Stable Dev DOI

Fastnet is a Julia package that allows very fast (linear-time) simulation of discrete-state dynamical processes on networks, such as commonly studied models of epidemics

Fastnet achieves linear-time performance by using an innovative data structure. The underlying network is a potentially directed and potentially non-simple graph. The package provides a convenient syntax that allows to implement common model in a few simple lines of code. The simulations are done using using an event-driven (Gillespie) algortithm offering fast performance and excellent agreement with real world continuous-time processes. Using fastnet models with millions of nodes can be run within minutes on a standard labtop.


The following file defines and runs an epidemiological SIS model:

using Fastnet

const S=1                               # Node state 1: Susceptible node
const I=2                               # Node state 2: Infected node
const SI=1                              # Link state 1: Susceptible-Infected link 

const p=0.05                            # Infection rate (per SI-link)
const r=0.1                             # Recovery rate (per I-node)

SI_link=LinkType(S,I)                   # This describes what we mean by SI-link 

# Let's make a network of 1M nodes and 4M links, 2 node states, that keeps track of SI links
net=FastNet(1000000,4000000,2,[SI_link]; nodealias=["S","I"], linkalias=["SI"])

randomgraph!(net)                       # Initialize as ER-random graph (all nodes will be in state 1: S)

for i=1:20                              # Infect 20 susceptible nodes at random 

function rates!(rates,t)                # This functins computes the rates of processes
    infected=countnodes_f(net,I)                # count the infected nodes
    activelinks=countlinks_f(net,SI)            # count the SI links
    rates[1]=p*activelinks                       # compute total infection rate
    rates[2]=r*infected                          # compute total recovery rate 

function recovery!()                    # This is what we do when the recovery process is triggered
    inode=randomnode_f(net,I)                   # Find a random infected node
    nodestate_f!(net,inode,S)                   # Set the state of the node to susceptible

function infection!()                   # This is what we do when the infection process is triggered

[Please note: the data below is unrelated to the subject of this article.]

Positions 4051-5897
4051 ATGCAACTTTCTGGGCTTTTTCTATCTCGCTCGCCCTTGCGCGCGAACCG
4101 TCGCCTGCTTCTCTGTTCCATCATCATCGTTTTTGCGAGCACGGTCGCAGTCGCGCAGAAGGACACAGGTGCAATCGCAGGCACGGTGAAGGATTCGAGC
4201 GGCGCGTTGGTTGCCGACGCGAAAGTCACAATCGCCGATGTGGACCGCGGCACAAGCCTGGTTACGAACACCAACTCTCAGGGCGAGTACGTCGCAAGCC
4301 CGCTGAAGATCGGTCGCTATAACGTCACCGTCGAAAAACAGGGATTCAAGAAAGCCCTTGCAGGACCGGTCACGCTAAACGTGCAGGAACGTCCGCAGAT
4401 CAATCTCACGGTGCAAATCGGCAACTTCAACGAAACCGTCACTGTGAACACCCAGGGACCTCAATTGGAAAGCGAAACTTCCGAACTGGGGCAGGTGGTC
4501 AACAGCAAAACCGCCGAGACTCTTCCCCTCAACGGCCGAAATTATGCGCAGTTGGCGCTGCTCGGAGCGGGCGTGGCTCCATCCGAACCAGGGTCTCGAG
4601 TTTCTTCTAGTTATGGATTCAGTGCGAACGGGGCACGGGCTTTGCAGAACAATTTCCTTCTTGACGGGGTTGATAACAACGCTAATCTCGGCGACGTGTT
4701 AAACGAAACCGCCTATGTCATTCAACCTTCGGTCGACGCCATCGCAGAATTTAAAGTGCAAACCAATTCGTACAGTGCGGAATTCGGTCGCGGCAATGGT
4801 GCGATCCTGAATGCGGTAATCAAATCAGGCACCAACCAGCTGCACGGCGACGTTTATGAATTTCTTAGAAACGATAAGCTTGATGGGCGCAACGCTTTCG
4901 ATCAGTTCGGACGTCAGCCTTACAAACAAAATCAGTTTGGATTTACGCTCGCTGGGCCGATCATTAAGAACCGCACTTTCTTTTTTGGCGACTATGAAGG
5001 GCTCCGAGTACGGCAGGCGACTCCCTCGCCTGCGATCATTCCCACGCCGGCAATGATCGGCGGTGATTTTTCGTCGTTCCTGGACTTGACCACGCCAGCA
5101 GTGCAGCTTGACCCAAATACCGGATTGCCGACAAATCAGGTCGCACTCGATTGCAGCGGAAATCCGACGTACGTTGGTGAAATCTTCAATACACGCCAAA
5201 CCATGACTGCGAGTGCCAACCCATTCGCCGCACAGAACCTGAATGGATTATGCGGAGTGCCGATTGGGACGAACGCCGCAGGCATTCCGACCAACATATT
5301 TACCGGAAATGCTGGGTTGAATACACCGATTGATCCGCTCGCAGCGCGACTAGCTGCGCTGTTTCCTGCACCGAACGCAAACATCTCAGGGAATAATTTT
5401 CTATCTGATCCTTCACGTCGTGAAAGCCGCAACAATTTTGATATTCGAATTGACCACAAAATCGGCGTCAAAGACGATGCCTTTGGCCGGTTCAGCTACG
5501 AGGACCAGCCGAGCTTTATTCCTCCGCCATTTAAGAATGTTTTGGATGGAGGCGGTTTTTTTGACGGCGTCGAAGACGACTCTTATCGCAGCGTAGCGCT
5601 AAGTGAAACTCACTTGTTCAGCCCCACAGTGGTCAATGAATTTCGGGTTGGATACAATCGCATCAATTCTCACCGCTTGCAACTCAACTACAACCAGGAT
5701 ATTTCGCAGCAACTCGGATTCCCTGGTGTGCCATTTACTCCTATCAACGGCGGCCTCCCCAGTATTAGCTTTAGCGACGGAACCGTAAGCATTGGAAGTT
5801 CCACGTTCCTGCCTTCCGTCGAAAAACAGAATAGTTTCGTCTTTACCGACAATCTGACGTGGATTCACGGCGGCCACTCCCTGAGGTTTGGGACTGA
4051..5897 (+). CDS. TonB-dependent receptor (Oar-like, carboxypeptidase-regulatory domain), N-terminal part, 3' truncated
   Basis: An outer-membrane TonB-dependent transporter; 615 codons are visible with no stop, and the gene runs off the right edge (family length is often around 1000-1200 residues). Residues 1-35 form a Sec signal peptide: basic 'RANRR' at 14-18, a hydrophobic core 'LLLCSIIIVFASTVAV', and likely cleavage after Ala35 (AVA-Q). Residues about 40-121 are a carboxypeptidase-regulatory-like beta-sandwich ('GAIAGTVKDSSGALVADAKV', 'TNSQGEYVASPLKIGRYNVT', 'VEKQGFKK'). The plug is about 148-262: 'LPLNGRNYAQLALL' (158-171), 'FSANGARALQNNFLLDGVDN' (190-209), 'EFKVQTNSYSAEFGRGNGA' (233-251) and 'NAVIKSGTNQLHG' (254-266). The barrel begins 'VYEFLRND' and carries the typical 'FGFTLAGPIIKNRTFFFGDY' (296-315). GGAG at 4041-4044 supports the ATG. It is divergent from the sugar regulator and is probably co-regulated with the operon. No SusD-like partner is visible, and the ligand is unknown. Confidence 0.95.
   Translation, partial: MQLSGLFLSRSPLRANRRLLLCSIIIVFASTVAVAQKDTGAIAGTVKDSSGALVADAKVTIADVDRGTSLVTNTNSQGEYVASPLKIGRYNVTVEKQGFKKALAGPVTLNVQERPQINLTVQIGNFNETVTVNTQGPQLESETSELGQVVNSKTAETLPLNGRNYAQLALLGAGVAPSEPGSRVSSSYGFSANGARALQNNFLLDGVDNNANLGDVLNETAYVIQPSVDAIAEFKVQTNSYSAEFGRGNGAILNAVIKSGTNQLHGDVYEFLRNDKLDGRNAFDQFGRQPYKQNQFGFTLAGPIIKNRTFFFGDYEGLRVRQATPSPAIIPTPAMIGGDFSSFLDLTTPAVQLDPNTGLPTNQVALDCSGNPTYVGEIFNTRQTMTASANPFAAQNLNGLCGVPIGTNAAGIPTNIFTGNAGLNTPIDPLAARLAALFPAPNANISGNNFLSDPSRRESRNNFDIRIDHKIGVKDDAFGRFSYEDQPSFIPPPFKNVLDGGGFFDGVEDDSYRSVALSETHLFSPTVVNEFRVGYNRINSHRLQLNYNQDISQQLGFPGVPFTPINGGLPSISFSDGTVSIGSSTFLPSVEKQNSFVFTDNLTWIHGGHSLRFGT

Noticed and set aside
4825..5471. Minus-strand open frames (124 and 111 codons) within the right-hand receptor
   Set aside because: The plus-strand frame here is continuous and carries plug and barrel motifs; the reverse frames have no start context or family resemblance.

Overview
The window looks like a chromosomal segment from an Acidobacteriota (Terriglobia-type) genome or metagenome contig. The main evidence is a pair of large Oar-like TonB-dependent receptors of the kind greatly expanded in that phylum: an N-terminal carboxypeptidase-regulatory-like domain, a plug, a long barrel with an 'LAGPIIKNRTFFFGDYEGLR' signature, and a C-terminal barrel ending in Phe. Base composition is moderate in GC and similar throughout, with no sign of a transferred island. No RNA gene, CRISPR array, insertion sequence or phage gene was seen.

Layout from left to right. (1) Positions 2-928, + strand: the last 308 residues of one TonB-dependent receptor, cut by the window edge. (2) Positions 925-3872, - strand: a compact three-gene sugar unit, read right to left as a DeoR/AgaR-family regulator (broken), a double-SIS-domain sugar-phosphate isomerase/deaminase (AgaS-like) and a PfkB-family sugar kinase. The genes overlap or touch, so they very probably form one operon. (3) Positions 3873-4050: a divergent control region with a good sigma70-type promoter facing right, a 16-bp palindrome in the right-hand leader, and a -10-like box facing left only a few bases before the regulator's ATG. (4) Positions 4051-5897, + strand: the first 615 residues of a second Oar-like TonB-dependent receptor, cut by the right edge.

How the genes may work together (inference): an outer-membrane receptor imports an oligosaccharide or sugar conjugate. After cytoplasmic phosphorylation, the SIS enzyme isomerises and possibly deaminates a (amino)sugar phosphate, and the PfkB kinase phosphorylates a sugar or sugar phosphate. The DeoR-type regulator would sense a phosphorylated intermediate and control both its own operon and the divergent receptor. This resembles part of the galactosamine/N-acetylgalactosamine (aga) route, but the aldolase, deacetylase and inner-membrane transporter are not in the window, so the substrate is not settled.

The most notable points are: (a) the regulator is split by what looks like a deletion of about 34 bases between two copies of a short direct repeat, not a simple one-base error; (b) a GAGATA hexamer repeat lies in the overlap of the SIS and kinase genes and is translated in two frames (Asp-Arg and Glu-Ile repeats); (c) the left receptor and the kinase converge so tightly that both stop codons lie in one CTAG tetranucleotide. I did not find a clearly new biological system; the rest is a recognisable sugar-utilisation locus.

alink=randomlink_f(net,SI)                   # Find a random SI link
    nodestate_f!(net,linksrc_f(net,alink),I)     # Set both endpoints of the link to infected

sim=FastSim(net,rates!,[infection!,recovery!])   # initialize the simulation 

@time runsim!(sim,60.0,5.0)                      # Run for 60 timeunits (reporting every 5)

This produces the output:

Time    S       I       SI     
0.0     999980      20      146
5.0     999927      73      570
10.0    999710     290     2199
15.0    998734    1266     9499
20.0    995152    4848    35743
25.0    982053   17947   130184
30.0    936454   63546   437860
35.0    807731  192269  1133438
40.0    585665  414335  1744756
45.0    402526  597474  1708492
50.0    319610  680390  1550403
55.0    291675  708325  1482735
60.0    281941  718059  1458951
 65.271643 seconds (806.64 M allocations: 12.244 GiB, 3.87% gc time, 0.04% compilation time)


Install with the Julia package manager. From the Julia REPL, type ] to enter the Pkg REPL mode and

pkg> add Fastnet

Alternatively from Julia

julia> import Pkg

julia> Pkg.add("Fastnet")


Full documentation can be found here:

Project Status

This package was tested on Julia 1.6.2 on Windows. This is still in an early version. More testing is necessary, so use with caution. I am still actively developing this package, so comments, feature requests etc. are very welcome. You can contact me via!


Many thanks to Pietro Monticone (@pitmonticone) for work on the documentation.

The original development of Fastnet was supported by the Volkswagen foundation. The current implementation in Julia was developed at HIFMB, a collaboration between the Alfred-Wegener-Institute, Helmholtz-Center for Polar and Marine Research, and the Carl-von-Ossietzky University Oldenburg, initially funded by the Ministry for Science and Culture of Lower Saxony (MWK) and the Volkswagen Foundation through the “Niedersächsisches Vorab” grant program (grant number ZN3285).